11 See A. Moiduddin, HCIA Disease-Specific Evaluation (NORC at the University of Chicago, revised March 2016). For more on the care model, see D. B. Reuben, L. C. Evertson, N. S. Wenger et al., “The University of California at Los Angeles Alzheimer’s and Dementia Care Program for Comprehensive, Coordinated, Patient-Centered Care: Preliminary Data,” Journal of the American Geriatrics Society, Dec. 2013 61(12):2214–18.
12 K. L. Possin, J. Merrilees, S. J. Bonasera et al., “Development of an Adaptive, Personalized, and Scalable Dementia Care Program: Early Findings from the Care Ecosystem,” PLoS Medicine, March 21, 2017 14(3):e1002260.
13 M. S. Mittelman, D. L. Roth, O. J. Clay et al., “Preserving Health of Alzheimer Caregivers: Impact of a Spouse Caregiver Intervention,” American Journal of Geriatric Psychiatry, Sept. 2007 15(9):780–89.
14 M. S. Mittelman, W. E. Haley, O. J. Clay et al., “Improving Caregiver Well-Being Delays Nursing Home Placement of Patients with Alzheimer Disease,” Neurology, Nov. 14, 2006 67(9):1592–99. Another study simulating the effects of offering this counseling program to family members of people with dementia in Minnesota found it could save $966 million in direct costs for medical care and use of nursing home and assisted living facilities over 15 years. See K. Hall Long, J. P. Moriarty, M. S. Mittelman et al., “Estimating the Potential Cost Savings from the New York University Caregiver Intervention in Minnesota,” Health Affairs, April 2014 33(4):596–604.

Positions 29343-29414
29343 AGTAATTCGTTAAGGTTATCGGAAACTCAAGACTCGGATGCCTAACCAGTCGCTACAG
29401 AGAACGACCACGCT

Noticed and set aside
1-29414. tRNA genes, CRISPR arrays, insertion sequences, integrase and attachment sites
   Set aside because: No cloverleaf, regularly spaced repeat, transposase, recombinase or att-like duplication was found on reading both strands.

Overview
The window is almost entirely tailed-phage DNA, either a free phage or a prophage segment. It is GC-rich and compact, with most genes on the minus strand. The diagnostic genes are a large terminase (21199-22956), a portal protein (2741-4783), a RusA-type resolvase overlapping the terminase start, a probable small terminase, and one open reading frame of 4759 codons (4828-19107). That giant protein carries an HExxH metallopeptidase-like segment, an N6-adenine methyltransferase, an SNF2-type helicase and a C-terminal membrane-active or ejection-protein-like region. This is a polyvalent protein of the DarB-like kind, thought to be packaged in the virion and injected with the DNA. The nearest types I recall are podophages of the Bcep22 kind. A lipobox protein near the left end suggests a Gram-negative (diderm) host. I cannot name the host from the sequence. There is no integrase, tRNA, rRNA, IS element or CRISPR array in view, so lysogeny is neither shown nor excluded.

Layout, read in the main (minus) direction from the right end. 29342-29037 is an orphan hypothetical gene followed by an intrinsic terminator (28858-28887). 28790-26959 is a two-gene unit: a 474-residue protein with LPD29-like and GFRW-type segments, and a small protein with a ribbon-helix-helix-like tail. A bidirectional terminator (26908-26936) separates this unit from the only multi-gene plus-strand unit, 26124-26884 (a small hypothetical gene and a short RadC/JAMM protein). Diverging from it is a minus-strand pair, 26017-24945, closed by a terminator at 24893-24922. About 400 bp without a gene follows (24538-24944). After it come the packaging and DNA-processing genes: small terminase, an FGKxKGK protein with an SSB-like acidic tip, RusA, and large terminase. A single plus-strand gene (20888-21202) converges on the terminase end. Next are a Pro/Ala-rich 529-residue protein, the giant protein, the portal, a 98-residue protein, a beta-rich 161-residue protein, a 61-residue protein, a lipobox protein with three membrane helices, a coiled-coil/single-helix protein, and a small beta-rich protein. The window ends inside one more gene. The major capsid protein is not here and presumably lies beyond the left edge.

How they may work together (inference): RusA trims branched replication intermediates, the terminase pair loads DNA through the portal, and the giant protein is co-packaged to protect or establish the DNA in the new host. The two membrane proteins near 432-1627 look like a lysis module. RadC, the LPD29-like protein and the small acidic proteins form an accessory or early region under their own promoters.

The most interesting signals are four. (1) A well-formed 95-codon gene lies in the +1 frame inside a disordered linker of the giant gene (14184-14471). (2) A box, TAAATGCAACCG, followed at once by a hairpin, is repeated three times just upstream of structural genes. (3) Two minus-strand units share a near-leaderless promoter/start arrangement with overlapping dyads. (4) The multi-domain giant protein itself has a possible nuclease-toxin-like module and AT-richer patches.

15 Genetic testing is available to detect people’s risk for developing Alzheimer’s disease, as well as to test whether people have the genes that cause autosomal dominant Alzheimer’s disease, a rare form of the disease. See https://www.alz.org/alzheimers_disease_steps_to_diagnosis.asp.
16 A. Bradford, M. E. Kunik, P. Schulz et al., “Missed and Delayed Diagnosis of Dementia in Primary Care: Prevalence and Contributing Factors,” Oct./Dec. 2009 23(4):306–14.
17 For more information, see https://www.alz.org/careplanning/downloads/care-planning-toolkit.pdf.
18 See http://www.benrose.org/bricareconsultation/BRICC-Research-Articles.cfm for a list of publications.
19 UCSF found through a survey that families would be willing to pay for as much as $200 a month for their Care Ecosystem program.
20 The University of Arizona Center on Aging’s community health worker training program is supported by a Geriatric Workforce Enhancement Program grant from the Health Resources and Services Administration.
21 S. Borson, J. Chodosh, C. Cordell et al., “Innovation in Care for Individuals with Cognitive Impairment: Can Reimbursement Policy Spread Best Practices?” Alzheimer’s and Dementia, Oct. 2017 13(10):1168–73.
22 K. Davis, A. Willink, and C. Schoen, “Integrated Care Organizations: Medicare Financing for Care at Home,” American Journal of Managed Care, Nov. 2016 22(11):764–68.